Femoroacetabular impingement (FAI) Gaining Acceptance as a Treatable Cause of Groin and Hip Pain in Young, Active Adults

Scott Lynch, M.D.

Scott Lynch, M.D.

When a young, active adult presents with chronic groin or hip pain, in the absence of frank intra-articular hip joint damage or other identifiable cause, conventional approaches to treatment focus on conservative management (physical therapy, massage, changes to their daily routine, or anti-inflammatory medication). In recent years, however, femoroacetabular impingement (FAI) has been gaining acceptance as a treatable source of the pain. Scott Lynch, M.D., orthopaedic surgeon and director of orthopaedic sports medicine, Penn State Hershey Bone and Joint Institute, explains, “There are two types of FAI: cam and pincer. In the cam type, which is more common in men, there is a bony deformity of the femoral head; in the pincer type, more common in women, there is an overgrowth or malorientation of the acetabulum.” Many active adults with FAI experienced relief of groin pain after surgery aimed at correcting the underlying joint malformations.

Although FAI is becoming more widely recognized as a pathologic deformity of the hip, standards for assessment and treatment have not been defined. While surgical intervention remains controversial because, as Lynch explains, “large scale epidemiological studies with a control population showing a clear link between FAI, pain, and osteoarthritis are lacking,” clinical experience, nevertheless, is convincing. Lynch, who has performed more than 150 hip arthroscopies, says, “Careful patient selection is the key to identifying patients with groin pain and underlying FAI. Eighty percent of the information needed for accurate FAI diagnosis can be obtained from patient history and physical examination.” For patients with lateral, trochanteric, or bursal pain, FAI can most likely be ruled out. Pain upon flexion and internal rotation of the hip, however, may indicate intra-articular hip joint pathology, and should trigger further investigations. Conventional X-rays are important but can yield misleading information if not done correctly.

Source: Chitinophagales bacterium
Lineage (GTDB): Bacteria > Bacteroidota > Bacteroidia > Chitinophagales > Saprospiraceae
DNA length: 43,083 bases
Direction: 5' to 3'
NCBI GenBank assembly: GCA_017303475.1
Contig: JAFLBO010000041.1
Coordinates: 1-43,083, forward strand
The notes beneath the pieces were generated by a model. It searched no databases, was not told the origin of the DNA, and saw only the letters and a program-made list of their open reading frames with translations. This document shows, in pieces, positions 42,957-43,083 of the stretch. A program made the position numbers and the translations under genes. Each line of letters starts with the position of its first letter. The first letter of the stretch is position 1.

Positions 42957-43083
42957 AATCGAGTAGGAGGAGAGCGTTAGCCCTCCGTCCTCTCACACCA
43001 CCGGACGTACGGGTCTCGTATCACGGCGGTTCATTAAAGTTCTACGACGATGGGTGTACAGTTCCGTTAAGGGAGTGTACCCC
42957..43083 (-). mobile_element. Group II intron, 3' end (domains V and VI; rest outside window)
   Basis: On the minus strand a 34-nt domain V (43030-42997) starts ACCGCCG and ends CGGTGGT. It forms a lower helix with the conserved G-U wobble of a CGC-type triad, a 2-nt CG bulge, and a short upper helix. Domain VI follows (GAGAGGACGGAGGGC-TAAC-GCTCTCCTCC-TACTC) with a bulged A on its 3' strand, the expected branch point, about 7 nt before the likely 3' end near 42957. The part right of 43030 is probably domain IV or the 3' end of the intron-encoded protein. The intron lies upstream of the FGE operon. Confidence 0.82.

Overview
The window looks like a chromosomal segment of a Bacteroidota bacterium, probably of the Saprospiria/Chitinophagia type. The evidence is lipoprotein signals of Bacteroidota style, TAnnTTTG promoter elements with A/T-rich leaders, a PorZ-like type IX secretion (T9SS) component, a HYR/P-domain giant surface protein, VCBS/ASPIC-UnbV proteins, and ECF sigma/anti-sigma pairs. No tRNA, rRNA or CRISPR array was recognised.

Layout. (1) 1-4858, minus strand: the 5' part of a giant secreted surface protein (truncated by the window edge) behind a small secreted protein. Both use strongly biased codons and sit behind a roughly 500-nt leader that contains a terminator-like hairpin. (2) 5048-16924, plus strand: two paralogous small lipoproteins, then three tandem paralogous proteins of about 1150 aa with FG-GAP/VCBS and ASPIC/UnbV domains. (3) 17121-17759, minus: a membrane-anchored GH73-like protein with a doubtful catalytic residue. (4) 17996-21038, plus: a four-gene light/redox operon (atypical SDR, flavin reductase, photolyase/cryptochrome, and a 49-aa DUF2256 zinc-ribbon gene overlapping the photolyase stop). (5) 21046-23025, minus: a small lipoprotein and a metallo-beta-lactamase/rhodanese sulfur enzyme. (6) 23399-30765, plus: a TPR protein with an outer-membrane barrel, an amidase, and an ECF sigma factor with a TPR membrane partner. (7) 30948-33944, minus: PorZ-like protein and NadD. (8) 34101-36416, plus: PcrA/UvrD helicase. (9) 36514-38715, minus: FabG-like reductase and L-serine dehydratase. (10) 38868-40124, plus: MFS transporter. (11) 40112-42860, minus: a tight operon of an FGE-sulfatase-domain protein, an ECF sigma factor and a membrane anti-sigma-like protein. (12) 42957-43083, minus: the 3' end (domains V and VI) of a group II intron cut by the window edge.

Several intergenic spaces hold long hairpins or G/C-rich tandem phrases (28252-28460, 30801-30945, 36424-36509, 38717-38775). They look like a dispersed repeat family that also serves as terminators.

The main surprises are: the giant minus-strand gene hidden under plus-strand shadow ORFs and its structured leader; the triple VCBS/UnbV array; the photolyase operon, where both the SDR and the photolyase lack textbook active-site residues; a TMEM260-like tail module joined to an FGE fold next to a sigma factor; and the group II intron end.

Hip painLynch stresses, “The X-ray orientation has to be correct in order to see the acetabular orientation; obtaining a lateral view is also necessary to see the femoral head.” Pincer impingement would be seen by over-coverage of the femoral head on the anterior/posterior pelvis view. This can be due to isolated anterior over-coverage, global over-coverage as in coxa profunda or protusio, or acetabular retroversion. This is measured by the center-edge angle or the cross-over sign. Cam impingement is measured on the lateral view by the alpha angle, which is a measurement of the “roundness” of the femoral head. Alpha angles greater than 50 degrees are thought to be suggestive of cam FAI. An MR arthrogram, along with intra-articular injection of local anesthetic, allows visualization of the labrum, femoral head, and hip joint surface, and allows for assessing possible pain generators from the intra-articular structures. “If pain that was present prior to the injection is absent upon flexion and internal rotation of the hip in the presence of anesthesia,” Lynch says, “there is a greater likelihood of FAI.” While outcomes with FAI corrective surgery are promising, Lynch cautions, “The link between FAI, joint pain, and damage is still not well understood. For a patient who has evidence of FAI alone, but no accompanying pain or joint damage, a traditional wait-and-see approach is best. But those who present with pain, limited joint damage, and imaging evidence of FAI are clear candidates for surgery.” Intervening when the patient is still young may help to prevent or delay eventual hip joint damage and the need for hip replacement.

Scott Lynch, M.D.
Director of orthopaedic sports medicine, associate professor orthopaedics and rehabilitation

  • Fellowship: Sports medicine, Cleveland Clinic Foundation, Cleveland, Ohio
  • Residency: Orthopaedic surgery, Medical Center Hospital of Vermont, Burlington, Vermont
  • Medical School: University of Pittsburgh School of Medicine, Pittsburgh, Pennsylvania

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